Here's the thing about Uch Sharif: It was founded by Alexander the Great. The game of chess was (reportedly) invented here. It is home to monuments that are in consideration for UNESCO World Heritage Site status. And ... no one in Pakistan knows about it.
OK, I may be exaggerating but whenever I told anyone I wanted to go there, I was met with confusion: "where? why?" Anyway, it's a small town near the confluence of the Sutlej and the Chenab -- two of the five rivers that give the Punjab region its name (Punj-Aab / Five-Waters).
The outskirts appear to be mostly farmland. First impression was: quiet, peaceful place. Posto tranquilo. Love how palm trees, unique to the South of Punjab, serve as a physical reminder of the cultural transition that happens when one enters the region from the North.
I was here for the tombs but not a lot of people seemed to understand what I was looking for. Google Maps had given up and I was about to as well ... until suddenly, they appeared, in all their glory, perched on a low hill that I later learned used to be a fort.
There are three magnificent domed structures, all tombs, built some time in the fifteenth century, commissioned by a Persian prince. If you saw my 'Multan' thread, you'll see the similarity with the Tomb of Shah Rukn-e-Alam.
Just have look at that beautiful Persian blue and white detail on the glazed terracotta (which, incidentally, seemed remarkably well-preserved). Bellisima.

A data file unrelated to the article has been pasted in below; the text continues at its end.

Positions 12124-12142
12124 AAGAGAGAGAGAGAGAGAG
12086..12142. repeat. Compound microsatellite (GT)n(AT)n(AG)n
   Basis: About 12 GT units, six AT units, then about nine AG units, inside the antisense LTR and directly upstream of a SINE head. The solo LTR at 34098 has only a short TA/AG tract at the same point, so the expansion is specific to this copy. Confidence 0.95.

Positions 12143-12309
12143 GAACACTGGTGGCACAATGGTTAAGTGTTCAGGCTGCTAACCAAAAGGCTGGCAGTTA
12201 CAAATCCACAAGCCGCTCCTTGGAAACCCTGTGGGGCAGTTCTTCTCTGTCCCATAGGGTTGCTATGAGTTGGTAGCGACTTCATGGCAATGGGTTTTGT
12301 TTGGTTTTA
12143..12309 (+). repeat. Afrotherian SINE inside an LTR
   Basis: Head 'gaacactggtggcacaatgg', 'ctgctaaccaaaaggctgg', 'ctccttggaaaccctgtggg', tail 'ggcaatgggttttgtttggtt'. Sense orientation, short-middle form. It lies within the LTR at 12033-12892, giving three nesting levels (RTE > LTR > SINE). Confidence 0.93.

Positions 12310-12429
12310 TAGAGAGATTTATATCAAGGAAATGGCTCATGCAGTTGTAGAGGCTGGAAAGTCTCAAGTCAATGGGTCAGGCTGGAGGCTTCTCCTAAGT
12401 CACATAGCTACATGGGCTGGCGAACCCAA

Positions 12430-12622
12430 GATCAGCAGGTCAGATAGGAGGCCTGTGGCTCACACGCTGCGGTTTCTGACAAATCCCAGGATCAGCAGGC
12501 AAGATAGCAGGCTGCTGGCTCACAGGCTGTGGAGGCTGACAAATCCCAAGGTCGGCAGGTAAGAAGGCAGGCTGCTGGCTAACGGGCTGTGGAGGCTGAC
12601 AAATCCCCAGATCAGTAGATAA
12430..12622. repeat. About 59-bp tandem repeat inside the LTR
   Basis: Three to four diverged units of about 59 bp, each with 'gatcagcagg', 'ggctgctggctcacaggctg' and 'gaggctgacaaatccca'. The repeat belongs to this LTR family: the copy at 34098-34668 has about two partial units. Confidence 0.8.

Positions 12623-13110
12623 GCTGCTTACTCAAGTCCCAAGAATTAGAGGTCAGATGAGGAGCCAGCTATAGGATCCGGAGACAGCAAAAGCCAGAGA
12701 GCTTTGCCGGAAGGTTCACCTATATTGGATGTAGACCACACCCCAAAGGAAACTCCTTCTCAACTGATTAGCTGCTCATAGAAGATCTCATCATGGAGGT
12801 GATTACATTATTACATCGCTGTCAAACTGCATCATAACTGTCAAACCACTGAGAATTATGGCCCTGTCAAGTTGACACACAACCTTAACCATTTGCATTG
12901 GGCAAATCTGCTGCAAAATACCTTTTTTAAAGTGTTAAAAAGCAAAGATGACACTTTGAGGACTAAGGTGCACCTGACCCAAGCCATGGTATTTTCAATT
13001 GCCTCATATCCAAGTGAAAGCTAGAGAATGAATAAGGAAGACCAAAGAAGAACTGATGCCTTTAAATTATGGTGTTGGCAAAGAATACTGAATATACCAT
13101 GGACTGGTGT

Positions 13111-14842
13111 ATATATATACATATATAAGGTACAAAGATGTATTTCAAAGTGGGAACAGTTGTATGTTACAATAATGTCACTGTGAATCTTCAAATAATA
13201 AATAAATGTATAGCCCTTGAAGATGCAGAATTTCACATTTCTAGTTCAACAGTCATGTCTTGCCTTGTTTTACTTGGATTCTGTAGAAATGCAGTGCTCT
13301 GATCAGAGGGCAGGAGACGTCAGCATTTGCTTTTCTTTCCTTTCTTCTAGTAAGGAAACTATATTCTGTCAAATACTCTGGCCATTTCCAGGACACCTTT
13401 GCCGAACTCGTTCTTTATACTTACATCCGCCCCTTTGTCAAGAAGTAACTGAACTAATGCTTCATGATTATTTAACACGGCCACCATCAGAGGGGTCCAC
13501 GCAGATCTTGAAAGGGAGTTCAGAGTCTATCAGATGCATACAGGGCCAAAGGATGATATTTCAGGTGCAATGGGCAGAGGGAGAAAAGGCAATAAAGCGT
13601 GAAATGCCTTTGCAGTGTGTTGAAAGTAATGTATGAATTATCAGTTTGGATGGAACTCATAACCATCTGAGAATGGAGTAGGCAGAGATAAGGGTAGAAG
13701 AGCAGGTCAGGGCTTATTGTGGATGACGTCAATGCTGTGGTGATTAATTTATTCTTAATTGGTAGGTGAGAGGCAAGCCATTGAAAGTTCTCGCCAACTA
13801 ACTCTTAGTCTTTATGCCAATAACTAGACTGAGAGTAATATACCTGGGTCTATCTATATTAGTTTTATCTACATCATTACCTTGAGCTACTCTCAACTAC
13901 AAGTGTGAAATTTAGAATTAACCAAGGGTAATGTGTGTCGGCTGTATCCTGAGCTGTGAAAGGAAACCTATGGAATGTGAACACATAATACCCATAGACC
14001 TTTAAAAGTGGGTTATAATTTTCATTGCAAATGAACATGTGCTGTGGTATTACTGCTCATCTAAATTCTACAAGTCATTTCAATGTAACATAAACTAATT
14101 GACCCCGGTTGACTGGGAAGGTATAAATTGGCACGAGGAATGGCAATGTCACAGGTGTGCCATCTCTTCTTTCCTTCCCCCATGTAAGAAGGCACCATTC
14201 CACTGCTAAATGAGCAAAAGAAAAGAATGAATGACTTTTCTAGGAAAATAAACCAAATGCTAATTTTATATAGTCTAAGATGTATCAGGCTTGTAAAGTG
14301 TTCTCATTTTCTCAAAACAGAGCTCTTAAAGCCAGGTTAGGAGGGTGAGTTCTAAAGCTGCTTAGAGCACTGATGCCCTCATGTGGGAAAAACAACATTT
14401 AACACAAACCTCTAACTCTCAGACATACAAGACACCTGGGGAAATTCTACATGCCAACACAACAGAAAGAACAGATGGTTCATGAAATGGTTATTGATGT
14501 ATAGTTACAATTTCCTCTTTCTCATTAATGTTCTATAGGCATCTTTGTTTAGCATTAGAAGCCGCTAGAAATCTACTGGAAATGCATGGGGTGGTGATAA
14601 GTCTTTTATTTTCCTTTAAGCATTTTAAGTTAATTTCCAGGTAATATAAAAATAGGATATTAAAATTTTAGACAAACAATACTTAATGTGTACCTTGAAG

Two of the tombs belong to Sufi elders: Baha'al-Halim and Jalaluddin Bukhari. The third, and most stunning of them, is reserved for Bibi Jawindi, who was the great-granddaughter of Baha'al-Halim's pupil Jahaniyan Jahangasht.
Plot twist: the tomb are in ruins. There was a bad flood in the 1800's that washed away large parts of them. We're extremely fortunate that anything survived at all and it will take active conservation to protect what's left.
My opinion here may be biased by the - for lack of a better word - 'romance' of travel, but I found the local people to be quite pleasant. Mellow, soft-spoken, well-mannered and courteous. I felt an ease in all my interactions that's above and beyond the norm in Pakistan.
View of the inside of one of the tombs.
There are lots of legends about Bibi Jawindi. Some believe she was the daughter of a Hindu ruler and a convert to Islam. Others suggest a Buddhist origin. What's not in question is her impeccable character and piety, the reason why she is considered a saint.
If you're a photography enthusiast, you have to check this place out. So many cool subjects and perspectives. I was there in the blistering mid-day sun. One day, Inshallah, I'd like to go back and get a astro shot, preferably with the Milky Way in the back. That would be a dream.
If you're not a photography enthusiast, you still have to check this place out. Amazing history. Beautiful architecture. Perfect setting, with sweeping views of the beautiful surrounding countryside.